-1

Take a look at Master Theorem. T(n) = T(n/2) + 3 log a / log b = 1 d = 1 Thus O(n) = O(log n)


0

You can try drawing the recursion tree for:T(n) = T(n-1) + T(n-2) + O(1) However, if you know Binet's Formula (here): F_n = ((1+sqrt(5))^n - (1-sqrt(5))^n)/(2^n * sqrt(5)) as n->oo: F_n = ((1+sqrt(5))/2)^n Which is exponential. (can't post latex images cause reputation)


3

Assume each step takes time C. For k-loop, time taken is Cn. For j-loop, time taken to complete iteration is (Cn)n/4=C(n^2)/4 For i-loop, time taken to complete iteration is (C*(n^2)/4)n/2=C(n^3)/8 So Total time taken=(C/8)*(n^3) As C/8 is a constant it can be ignored when considering Big-O Notation. Thus, Time Complexity=O(n^3).


4

start with inner loop : for(int k = 0; k < n; k++) x++; is obviously O(n). now one layer above that : for(int j = 0; j < n/4; j++) is O(n) because it takes n/4 for j to reach the n and we know that O(n/4) = O(n) and like this for outer loop is O(n).so the complexity is O(n^3) because you have three nested loop each with O(n) and non of ...


2

for(int i = 0; i < n/2; i++) --> n/2 for(int j = 0; j < n/4; j++) --> n/4 for(int k = 0; k < n; k++) --> n x++; Hence total complexity is O((n^3)/8) which is O(n^3)


0

Let T(n) be the number of operations performed for the input n. Each iteration performs O(1) operations. So: T(n) = O(1) + T(n/5) = O(1) + O(1) + T(n/25) = 2*O(1) + T(n/25) = 2*O(1) + O(1) + T(n/125) = 3*O(1) + T(n/125) Each iteration add O(1) to the complexity and you will run until n/(5^a) < 1 where a is the number of iterations performed ...


3

In each iteration x is divided by 5. How many iterations would it take for x to become lower than 1 (and therefore 0)? The answer is log5(n) (logarithm to the base 5 of n), which is O(log(n)).


1

Formal definitions of O notations are: f(n) = O(g(n)) means that there exists some constant c and n0 that f(n) <= c*g(n) for n >= n0. f(n) = Ω(g(n)) means that there exists some constant c and n0 that f(n) >= c*g(n) for n >= n0. f(n) = Θ(g(n)) means that there exists some constants c1 and c2 and n0 that f(n) >= c1*g(n) and f(n) <= ...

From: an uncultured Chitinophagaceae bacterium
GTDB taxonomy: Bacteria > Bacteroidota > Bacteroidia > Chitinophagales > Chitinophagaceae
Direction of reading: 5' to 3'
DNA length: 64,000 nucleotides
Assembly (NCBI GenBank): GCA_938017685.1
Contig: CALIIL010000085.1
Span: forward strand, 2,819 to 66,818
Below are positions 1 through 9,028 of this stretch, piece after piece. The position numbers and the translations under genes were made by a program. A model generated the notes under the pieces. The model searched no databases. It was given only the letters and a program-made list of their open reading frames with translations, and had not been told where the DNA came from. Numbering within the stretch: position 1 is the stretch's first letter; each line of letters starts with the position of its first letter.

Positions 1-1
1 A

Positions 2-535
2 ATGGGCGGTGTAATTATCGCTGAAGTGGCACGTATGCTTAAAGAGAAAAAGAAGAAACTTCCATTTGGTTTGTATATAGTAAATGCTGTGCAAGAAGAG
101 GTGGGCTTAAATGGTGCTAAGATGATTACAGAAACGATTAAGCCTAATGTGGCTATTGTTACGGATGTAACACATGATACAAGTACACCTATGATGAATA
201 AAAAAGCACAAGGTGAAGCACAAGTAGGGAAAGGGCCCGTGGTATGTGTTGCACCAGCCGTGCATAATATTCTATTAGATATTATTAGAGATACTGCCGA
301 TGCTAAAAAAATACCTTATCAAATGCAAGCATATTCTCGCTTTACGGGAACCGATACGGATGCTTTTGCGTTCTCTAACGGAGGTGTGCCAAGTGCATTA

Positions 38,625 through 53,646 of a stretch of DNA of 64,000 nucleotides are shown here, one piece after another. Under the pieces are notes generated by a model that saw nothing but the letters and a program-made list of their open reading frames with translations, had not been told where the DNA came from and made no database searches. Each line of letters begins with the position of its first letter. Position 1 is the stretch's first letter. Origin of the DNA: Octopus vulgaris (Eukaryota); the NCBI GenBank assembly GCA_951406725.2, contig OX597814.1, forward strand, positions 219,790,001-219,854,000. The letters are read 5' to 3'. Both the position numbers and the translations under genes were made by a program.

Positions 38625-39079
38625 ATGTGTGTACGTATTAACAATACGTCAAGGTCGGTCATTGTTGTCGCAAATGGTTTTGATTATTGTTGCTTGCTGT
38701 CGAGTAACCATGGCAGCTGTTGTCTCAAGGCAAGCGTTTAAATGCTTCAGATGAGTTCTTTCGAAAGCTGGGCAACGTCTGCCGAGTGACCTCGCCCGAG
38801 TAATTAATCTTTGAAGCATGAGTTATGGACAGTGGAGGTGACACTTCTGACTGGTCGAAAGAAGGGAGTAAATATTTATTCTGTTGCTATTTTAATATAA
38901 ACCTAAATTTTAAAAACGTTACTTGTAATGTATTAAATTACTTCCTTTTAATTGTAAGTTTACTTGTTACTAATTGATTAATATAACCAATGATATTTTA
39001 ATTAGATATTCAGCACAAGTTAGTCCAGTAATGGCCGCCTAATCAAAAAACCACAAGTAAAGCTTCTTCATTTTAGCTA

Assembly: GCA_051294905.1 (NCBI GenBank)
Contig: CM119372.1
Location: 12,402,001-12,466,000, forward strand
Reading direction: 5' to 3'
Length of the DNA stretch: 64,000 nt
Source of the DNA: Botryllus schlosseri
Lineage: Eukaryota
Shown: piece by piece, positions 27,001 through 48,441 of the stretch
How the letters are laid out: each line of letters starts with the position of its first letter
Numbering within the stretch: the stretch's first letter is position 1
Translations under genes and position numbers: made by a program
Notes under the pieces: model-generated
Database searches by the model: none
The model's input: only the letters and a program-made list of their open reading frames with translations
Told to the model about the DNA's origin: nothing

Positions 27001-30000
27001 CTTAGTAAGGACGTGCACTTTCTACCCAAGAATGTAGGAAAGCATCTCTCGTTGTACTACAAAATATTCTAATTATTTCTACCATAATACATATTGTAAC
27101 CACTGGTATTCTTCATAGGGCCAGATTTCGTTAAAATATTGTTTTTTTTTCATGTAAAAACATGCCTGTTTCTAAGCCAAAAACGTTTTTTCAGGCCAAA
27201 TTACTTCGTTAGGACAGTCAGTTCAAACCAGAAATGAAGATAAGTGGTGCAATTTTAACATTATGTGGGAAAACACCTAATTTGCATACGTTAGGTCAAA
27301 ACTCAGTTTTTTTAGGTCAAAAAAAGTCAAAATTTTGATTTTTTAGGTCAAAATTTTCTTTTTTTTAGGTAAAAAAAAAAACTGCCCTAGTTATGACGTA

0

The log* N bit is an iterated algorithm which grows very slowly, much slower than just log N. You basically just keep iteratively 'logging' the answer until it gets below one (E.g: log(log(log(...log(N)))), and the number of times you had to log() is the answer. Anyway, this is a five-year old question on Stackoverflow, but no code?(!) Let's fix that - ...


0

If you implement the 2-way partitioning algorithm then at every step the array will be halved. This is because when identical keys will be encountered, the scan stops. As a result at each step, the partitioning element will be positioned at the center of the subarray thereby halving the array in every subsequent recursive call. Now, this case is similar to ...


1

Explanation There are a few reasons: liblzma, when not in RAW mode, adds a header describing the dictionary size and a few other settings. That is one of the reasons it grows in size. LZMA, like a lot of other compressors, uses a range encoder to encode the output of the dictionary compression (in essence a badass version of LZ77) in the least amount of ...


1

It's easy to see from calculus that if lim {n -> inf} a(n) / b(n) < inf then a(n) = O(b(n)) Also note that all the functions here go to infinity, so we can use L'Hôpital's rule. Finally, note that, asymptotically, Stirling's Approximation gives lim {n -> inf} n! / (sqrt(2 pi n) (n / e)^n) = 1 If you combine these three things you can see ...


2

O(f(n)) is a set of functions that grow proportionally to f(n) or slower. Ω(f(n)) is a set of functions that grow proportionally to f(n) or faster. There are many functions that grow at least as fast as n, but not faster than n^2. For example: n, n*log n, n^1.5, n^2.


0

Complexity is O(n^4), assuming you start from level==0. You have size recursive calls when level==0. Each of them is cuasing size recursive calls at level==1, totalling in size^2 so far. Each of them is causing size recursive calls at level==2, totalling in size^3. At level 3, each of these calls are looping size more times, giving you size^4 Assuming ...